Category: Bellamy, Dodie

at school with Kathy Acker (quote)


Dodie Bellamy’s “Digging Through Kathy Acker’s Stuff,” WHEN THE SICK RULE THE WORLD pp. 141-142

A copy of Kathy’s Hannibal Lecter, My Father appears on my bedroom floor. A note tucked inside reminds me the book was a farewell gift from Laurie, a student who graduated a couple of years ago. Kathy would tell her students at the Art Institute, “Don’t let anybody tell you how to write” — a warning I gave to Laurie as well, to no avail. Kathy apparently didn’t criticize student work, she just gave them permission. A typical Kathy assignment: write a piece in which you have sex with the most disgusting person in your family. Lynn Breedlove told me Kathy advised them to write while masturbating. Acker: One thing I do is stick a vibrator up my cunt and start writing — writing from the point of orgasm and losing control of the language and seeing what that’s like. Vanity Scare. The Art Institute was too sterile for her methods, so she held her classes at a bar — the appropriately Gothic Edinburgh Castle. Bob Gluck theorizes that students didn’t learn from Kathy, they absorbed her. Kathy’s ghoulish white face looms out at me from the back Hannibal Lecter. All other details are obscured except a half-zipped leather jacket. The jacket splits open with the curvaceous grace of a calla lily, Kathy’s head is its pistil, her right ear dripping with gewgaws, a studded choker about her neck, her short bangs dipping into a V, her puffy lips hinting at a pout. Beside her head, a quote from her “Diaries of Laure”: This writing is all fake (copied from other writing) so you should go away and not read any of it. She looks like Billy Idol in his “White Wedding” video. Hey little sister, shot gun. Inside the book on the title page in the top right corner, written in black ballpoint: Love, Acker. Kathy’s round childlike printing is unmistakable. I write in my journal: Kathy’s leaving me breadcrumbs — she’s the witch at the end of the trail, stoking the fires of her big cunt oven. I crack open Hannibal Lecter at random and read: The desperate needs I feel are now burning.

once more to the salon (quote)


Dodie Bellamy, “The Beating of Our Hearts,” WHEN THE SICK RULE THE WORLD, 167-68.

In July, 2012, I read with Francesca Lisette at Woolsey, a series curated by Paul Ebenkamp and Andrew Kenower at their apartment on Woolsey Street in Berkeley. With the plummeting of arts funding and the general disappearance of public space, salon-style events (“house readings”) are taken very seriously in the Bay Area; performing at one can garner more kudos than at a public venue. House readings frequently take place on the weekend and are just as devoted to partying as to poetizing. Though all ages are welcome, most who attend are in their 20s or 30s. When the reading begins the party slams to a halt and attention is rapt. The atmosphere may be casual — those not lucky enough to snag a seat on a couch are crammed together on the floor, some are sprawled across a mattress that somebody — who knows who — actually sleeps on, but this audience knows poetry, and they listen with razorlike precision. At house events I love to share fresh work, writing I have frantically edited until an hour beforehand, for it is at such a reading that my work feels most vital, leaping off the page and into these others who “get” me. At such readings, whether I’m performer or audience, I feel like a beat in a larger matrix of communal creativity. And I, who am so not a group person, enjoy this. At Woolsey, Francesca read a range of her writing, beginning with a Cambridge-inflected, intellectually rigorous, ironic style. These poems were solidly constructed, impressive — but the later work, which Francesca felt understandably insecure about, was full of risks, in both form and content — it turned angry and vulgar and outrageous, heckling distressing political inanities. It was a writing bursting its seams, and she blew the room away. When the applause ended, the party picked up again, full swing.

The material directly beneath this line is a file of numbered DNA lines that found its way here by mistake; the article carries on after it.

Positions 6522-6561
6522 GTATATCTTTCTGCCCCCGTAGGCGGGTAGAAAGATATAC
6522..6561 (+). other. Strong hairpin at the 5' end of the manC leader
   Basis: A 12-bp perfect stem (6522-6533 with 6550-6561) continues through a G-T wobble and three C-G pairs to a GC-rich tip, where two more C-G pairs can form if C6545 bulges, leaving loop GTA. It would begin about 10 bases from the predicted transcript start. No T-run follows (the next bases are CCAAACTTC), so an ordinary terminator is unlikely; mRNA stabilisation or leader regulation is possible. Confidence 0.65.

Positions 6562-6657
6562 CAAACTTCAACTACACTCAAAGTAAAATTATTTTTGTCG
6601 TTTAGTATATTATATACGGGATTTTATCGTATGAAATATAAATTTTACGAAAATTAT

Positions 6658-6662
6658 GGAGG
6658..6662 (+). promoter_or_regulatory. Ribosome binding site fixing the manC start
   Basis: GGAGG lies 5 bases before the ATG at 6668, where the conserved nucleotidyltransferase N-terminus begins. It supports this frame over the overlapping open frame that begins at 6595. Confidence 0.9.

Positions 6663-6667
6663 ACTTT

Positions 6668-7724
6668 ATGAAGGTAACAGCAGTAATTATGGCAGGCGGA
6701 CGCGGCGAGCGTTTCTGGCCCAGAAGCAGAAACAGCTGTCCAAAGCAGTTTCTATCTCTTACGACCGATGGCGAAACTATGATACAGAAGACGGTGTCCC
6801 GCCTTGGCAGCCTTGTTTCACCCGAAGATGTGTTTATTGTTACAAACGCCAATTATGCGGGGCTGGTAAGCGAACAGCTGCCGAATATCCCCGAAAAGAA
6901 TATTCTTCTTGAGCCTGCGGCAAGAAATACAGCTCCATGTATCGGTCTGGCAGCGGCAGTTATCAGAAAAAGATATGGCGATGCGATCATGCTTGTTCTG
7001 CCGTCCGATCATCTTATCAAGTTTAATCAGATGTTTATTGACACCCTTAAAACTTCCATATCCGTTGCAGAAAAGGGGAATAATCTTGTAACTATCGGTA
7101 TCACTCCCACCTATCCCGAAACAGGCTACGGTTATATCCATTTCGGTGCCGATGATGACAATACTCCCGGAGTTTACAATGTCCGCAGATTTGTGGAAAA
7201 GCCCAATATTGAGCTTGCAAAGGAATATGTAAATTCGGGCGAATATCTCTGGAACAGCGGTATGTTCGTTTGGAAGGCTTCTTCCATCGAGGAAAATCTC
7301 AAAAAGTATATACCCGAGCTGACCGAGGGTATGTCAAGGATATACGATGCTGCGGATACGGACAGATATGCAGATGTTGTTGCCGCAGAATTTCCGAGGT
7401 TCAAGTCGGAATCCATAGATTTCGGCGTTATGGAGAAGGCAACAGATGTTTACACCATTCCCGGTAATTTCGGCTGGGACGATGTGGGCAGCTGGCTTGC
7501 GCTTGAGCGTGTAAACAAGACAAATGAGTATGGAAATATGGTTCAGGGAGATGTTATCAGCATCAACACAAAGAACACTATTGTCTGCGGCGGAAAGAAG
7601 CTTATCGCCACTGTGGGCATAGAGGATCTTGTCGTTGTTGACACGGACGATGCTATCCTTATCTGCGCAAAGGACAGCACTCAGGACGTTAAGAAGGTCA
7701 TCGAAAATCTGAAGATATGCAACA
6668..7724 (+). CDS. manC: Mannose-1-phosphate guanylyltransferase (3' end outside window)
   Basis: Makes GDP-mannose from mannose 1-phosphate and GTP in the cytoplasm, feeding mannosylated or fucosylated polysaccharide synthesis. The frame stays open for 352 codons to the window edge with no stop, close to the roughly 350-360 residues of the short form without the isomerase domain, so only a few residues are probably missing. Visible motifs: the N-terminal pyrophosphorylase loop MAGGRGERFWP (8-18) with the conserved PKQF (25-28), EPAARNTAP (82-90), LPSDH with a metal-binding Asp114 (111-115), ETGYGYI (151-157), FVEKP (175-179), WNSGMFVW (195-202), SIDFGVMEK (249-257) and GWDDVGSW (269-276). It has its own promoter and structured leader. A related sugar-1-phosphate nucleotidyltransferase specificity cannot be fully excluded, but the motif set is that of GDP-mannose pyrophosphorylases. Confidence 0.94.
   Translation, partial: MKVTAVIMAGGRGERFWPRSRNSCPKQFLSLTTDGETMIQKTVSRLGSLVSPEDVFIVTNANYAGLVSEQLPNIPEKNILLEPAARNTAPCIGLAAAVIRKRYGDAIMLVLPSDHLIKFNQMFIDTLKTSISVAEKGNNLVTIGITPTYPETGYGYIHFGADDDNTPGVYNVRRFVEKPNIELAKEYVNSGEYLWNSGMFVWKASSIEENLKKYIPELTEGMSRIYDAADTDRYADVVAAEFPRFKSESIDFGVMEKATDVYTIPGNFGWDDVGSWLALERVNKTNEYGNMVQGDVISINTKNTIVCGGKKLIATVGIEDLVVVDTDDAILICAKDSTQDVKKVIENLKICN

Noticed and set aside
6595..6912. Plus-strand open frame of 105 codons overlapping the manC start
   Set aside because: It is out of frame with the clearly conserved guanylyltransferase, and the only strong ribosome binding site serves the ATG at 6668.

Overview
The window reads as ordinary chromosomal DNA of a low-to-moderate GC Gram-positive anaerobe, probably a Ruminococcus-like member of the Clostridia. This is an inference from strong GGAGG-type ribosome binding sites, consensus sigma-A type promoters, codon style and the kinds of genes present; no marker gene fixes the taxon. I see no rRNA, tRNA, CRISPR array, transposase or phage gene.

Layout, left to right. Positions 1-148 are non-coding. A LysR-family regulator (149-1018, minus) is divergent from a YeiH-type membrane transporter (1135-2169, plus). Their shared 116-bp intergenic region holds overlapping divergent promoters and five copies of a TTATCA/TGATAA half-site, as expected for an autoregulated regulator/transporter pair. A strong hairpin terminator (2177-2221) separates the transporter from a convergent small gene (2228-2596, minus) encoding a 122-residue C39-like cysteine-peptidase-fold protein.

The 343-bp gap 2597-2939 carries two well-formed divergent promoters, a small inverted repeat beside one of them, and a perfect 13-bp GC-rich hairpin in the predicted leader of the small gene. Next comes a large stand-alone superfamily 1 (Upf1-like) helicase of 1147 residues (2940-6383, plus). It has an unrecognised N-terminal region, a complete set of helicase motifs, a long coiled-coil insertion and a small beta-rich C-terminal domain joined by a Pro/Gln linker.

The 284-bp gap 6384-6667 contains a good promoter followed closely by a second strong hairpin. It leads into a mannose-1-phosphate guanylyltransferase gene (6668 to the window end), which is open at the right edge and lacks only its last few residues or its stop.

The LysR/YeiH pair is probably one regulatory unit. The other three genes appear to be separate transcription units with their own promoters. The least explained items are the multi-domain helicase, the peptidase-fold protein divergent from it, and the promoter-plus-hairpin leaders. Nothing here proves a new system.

barf passionately (quote)

9781584351689“Barf Manifesto” by Dodie Bellamy, WHEN THE SICK RULE THE WORLD p. 53

The essay form I’ve always found oppressive, a form so conservative it begs to be dismantled. In the San Francisco avant garde feminist poetic circle of the early ’80s, a sort of patchwork personal essay was de rigueur. The feminist poetic essay riddled with collaged texts and vulnerability. It switched person at will, “I” flipping to “she,” inside magically flipping to outside, and back again. I didn’t know what to make of all these anti-logocentric Theresa Cha/Cixous/Irigaray inspired poetic prose things, spastically shifting and disrupting before my eyes with no apparent rhyme or reason. ’80s avant garde feminism produced lots of self-indulgent, sloppy work, but still it was exciting — and important — to undermine the patriarchal hegemony that created the MLA Style Sheet. Around the same time I discovered Kathy Acker, who in some novel had a character shit on a priest’s altar — which I’m sure she got from Bataille. Even though desecrating Catholic icons is so old school, has been so done to death, the zeal with which Acker does it is infectious. Passion in writing or art — or in a lover — can make you overlook a lot of flaws. Passion is underrated. I think we should all produce work with the urgency of outsider artists, panting and jerking off to our kinky private obsessions. Sophistication is conformist, deadening. Let’s get rid of it.